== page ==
Hello there, I am a pre-service teacher reading blogs for a class and your blog caught my attention. I have wanted to teach in an inner city school for some time, but reading your blogs make me think hard about it. Your last comment really struck me though. "There's so much they don't know. I wish I could have done a better job for them. Pouring my guts out every day wasn't enough." Doesn't that make you want to keep trying for the one chance that you might help someone? I never saw if you decided to stay or not at the school...what's the verdict?
Hello there pre-service teacher,
I don't want to discourage you from teaching in the inner city. Please come give us a hand. I write my blog to vent frustrations, give voice to the voiceless, make political commentary, fuss and fume, scream out to the gods, laugh at the system and myself, and occasionally to cry. I teach where I teach because I want to make a difference. I want to reach kids and help them succeed. This is not easy by any stretch of the imagination. Like a good magic trick, good teaching looks like something easy to do. Once you get to do it, you find it is the hardest thing to do properly. It is a constant learning process. My blog is sometimes misunderstood. My irreverence or profanity is sometimes taken for a lack of care or cynicism.
To answer your question, I am staying in my school. This was my most successful year yet. It is a slow process in the inner city, at least from my perspective, and there were lots of kids that found success in my classroom. My best year to date contained joys and sadness. Being a teacher in any school system or location gives you a mixture of all the emotions. My location gives me a lot to gripe about because it is so bleak. Last week there was a pre-service teacher murdered in Philly. He came to teach math and ended up being killed for his iPod. There was a student shot as the Strawberry Mansion High School graduation ceremonies were ending. (What is up with that?) There were two people murdered at a Chinese "store" just a block from my school last Wednesday night. I stop at this intersection almost every day because of the traffic light. I see and hear a lot in the inner city. I deal with the deficits in every area. My kids come to me behind in almost every way. I help them move up but where do they move to? It's a process. I don't have any solutions. I just try. Every day is a new day to try again. I do my best. Lots of the time I'm exhausted. Some of the exhaustion comes from normal teacher stuff. Some comes from all the extra stuff that comes with teaching inside the bottom of the barrel. My suburban colleagues don't have to fight all the battles I fight.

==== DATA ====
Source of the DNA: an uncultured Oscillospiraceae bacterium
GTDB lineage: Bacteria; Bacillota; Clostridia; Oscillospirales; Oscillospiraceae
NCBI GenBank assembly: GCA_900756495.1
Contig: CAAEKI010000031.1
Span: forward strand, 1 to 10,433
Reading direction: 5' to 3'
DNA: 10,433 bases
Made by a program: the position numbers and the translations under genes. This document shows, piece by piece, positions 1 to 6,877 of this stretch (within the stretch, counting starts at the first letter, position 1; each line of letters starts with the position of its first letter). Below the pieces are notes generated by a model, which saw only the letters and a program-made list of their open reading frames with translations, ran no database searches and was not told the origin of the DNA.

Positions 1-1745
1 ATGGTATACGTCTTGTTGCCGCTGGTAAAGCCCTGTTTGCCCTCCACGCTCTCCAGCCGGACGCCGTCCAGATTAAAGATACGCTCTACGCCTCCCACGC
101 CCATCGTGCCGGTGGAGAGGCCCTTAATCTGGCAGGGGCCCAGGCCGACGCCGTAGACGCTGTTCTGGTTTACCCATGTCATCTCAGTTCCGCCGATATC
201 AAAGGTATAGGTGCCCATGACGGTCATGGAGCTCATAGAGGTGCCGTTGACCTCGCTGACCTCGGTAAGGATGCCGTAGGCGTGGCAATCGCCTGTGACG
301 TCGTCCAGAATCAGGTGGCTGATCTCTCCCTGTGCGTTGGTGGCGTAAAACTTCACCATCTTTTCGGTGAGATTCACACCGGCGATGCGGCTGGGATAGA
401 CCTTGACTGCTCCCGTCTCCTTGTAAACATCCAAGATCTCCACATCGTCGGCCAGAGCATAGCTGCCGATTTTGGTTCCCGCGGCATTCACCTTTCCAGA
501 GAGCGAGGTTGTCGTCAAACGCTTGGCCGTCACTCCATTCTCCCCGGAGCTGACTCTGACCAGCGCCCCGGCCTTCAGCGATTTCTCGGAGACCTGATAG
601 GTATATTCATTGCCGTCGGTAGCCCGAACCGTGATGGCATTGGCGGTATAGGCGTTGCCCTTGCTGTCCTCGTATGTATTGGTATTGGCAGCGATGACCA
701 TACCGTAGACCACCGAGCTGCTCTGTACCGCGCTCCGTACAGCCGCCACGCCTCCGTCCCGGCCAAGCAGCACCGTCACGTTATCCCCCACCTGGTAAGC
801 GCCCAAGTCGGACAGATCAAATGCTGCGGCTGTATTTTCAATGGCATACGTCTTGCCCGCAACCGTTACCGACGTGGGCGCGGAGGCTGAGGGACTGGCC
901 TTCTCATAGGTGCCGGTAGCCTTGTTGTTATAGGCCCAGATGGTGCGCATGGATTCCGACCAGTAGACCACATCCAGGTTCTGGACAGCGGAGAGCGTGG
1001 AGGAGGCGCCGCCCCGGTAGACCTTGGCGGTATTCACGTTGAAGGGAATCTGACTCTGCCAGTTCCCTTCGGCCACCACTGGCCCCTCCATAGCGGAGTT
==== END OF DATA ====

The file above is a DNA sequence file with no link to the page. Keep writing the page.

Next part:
Hopefully, you will join me to fight the battles, too. It's going to be tough. The kids are going to give you a hell of a lot of sh$t. The parents will, too. The school will be insane. Like nothing you have ever seen before. The administrators will not have time to care. You will be lonely. You will be brave. You will cry. You will work your tail off. You will survive. Good luck. Check in to let me know how you are doing. I sure hope I haven't discouraged you.
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